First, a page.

Finding an attached volume


This is going to be the stupidest question ever, but I have a 4000GB volume attached to one of my GVLs and I want to unmount it however I don’t remember what I called the directory? How do I find where I’ve put it?

Sorry for the ridiculous nature of this issue



You can use df or lsblk.

df will show you a table of volumes (left column) and their directory mountpoints (right column).

lsblk will list all of the attached block devices (volumes), whether they’re mounted or not, and if they are mounted, it’ll show the directory that they’re mounted at.


Ok so the next issue is I seem to have mounted my volume in /mnt and it informs me device is busy?


Ahh, you might be experiencing a problem that we noticed with some of the early GVL instances. If you reboot your instance, the volume attached as /dev/vdb gets automatically mounted at /mnt.

This is because of this line in the file /etc/fstab:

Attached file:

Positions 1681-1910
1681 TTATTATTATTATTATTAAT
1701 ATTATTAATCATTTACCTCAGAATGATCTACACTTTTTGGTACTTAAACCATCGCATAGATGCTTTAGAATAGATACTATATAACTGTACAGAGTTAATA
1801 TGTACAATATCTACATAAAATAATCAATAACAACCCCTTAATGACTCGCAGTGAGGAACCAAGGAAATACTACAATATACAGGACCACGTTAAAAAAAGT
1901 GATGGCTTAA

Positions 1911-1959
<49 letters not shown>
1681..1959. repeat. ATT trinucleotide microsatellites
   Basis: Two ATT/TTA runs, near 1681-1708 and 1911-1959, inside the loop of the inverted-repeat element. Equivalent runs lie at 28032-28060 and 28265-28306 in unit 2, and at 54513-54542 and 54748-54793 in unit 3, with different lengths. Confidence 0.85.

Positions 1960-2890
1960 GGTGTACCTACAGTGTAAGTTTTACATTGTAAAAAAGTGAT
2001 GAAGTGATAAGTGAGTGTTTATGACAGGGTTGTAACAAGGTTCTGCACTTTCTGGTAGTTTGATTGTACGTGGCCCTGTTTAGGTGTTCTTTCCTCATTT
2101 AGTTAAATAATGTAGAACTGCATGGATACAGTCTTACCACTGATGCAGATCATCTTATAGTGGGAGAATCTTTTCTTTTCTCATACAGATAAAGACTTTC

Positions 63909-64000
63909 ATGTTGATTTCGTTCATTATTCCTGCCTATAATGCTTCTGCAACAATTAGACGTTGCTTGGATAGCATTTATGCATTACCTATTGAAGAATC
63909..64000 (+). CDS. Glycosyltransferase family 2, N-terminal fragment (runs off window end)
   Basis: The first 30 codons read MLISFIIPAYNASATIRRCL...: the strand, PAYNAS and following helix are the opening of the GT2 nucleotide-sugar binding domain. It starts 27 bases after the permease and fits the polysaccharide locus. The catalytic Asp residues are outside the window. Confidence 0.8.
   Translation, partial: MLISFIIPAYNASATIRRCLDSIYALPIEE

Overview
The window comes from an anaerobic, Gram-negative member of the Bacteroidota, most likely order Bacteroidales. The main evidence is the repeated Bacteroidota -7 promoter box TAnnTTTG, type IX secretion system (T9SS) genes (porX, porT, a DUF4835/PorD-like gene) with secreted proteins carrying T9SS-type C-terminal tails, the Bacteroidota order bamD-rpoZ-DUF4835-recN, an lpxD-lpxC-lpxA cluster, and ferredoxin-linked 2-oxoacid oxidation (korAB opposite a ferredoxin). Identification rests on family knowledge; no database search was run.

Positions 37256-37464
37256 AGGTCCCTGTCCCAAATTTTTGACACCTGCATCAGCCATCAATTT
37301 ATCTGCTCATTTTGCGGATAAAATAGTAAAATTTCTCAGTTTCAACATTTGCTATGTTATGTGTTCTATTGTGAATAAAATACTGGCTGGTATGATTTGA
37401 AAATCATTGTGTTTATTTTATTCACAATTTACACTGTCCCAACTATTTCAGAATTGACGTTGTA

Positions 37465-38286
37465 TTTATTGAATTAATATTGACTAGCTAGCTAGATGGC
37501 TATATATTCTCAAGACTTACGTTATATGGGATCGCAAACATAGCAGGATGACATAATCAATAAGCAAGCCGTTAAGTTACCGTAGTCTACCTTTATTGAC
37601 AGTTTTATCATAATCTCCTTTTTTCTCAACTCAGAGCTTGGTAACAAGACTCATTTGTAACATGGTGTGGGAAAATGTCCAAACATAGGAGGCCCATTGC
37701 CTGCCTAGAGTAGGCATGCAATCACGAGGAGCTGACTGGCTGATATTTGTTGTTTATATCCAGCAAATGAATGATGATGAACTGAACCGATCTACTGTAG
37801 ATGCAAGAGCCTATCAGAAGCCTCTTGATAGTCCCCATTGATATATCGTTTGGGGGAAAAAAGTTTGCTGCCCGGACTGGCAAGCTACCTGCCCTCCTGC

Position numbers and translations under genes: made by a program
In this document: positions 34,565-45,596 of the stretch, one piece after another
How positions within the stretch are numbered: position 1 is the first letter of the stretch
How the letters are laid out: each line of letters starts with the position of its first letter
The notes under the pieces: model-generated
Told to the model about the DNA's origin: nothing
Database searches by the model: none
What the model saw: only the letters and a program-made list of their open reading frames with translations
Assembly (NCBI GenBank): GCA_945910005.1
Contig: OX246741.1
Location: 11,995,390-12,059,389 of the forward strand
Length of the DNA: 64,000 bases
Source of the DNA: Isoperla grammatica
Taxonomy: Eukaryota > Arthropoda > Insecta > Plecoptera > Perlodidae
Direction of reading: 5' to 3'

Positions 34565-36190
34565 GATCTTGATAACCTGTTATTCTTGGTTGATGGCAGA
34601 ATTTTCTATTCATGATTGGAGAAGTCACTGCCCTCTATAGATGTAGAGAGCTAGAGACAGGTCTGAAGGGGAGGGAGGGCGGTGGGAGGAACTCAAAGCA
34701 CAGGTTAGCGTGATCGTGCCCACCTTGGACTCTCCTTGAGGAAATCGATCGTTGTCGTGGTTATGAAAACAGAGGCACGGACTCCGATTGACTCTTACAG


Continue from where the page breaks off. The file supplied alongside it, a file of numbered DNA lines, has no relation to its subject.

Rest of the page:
/dev/vdb /mnt auto defaults,nobootwait,comment=cloudconfig 0 2

The best way to remedy this is to use a text editor like nano to very carefully remove this whole line from /etc/fstab.

This process is:

sudo nano /etc/fstab

*remove line from file using keyboard

Then press Ctrl-x to exit nano, making sure to press Y when asked if you want to save modified buffer, then pressing Enter to save as the same filename as before.

You can then issue a reboot from the command line with

sudo reboot

It will take a couple of minutes for your instance to reboot, then you should be able to ssh back in again.

If you then check lsblk, you should see that /dev/vdb (or /dev/vdb1, depending on whether you partitioned the volume or not) no longer has a mountpoint, and you’re free to mount it wherever you like, with

sudo mount /dev/vdb(1) <mountpoint>


Ah perfect thank you! Knew I shouldn’t have been one of the guinea pigs hahaha


Just as you get used to this, we’re planning a GVL version upgrade (to version 4.2) in the near future!

This one will be based on Ubuntu 16.04, and will have various other upgrades and new goodies.

You could start moving your data to attached volumes so that they’re ready to be connected to an instance with the new GVL…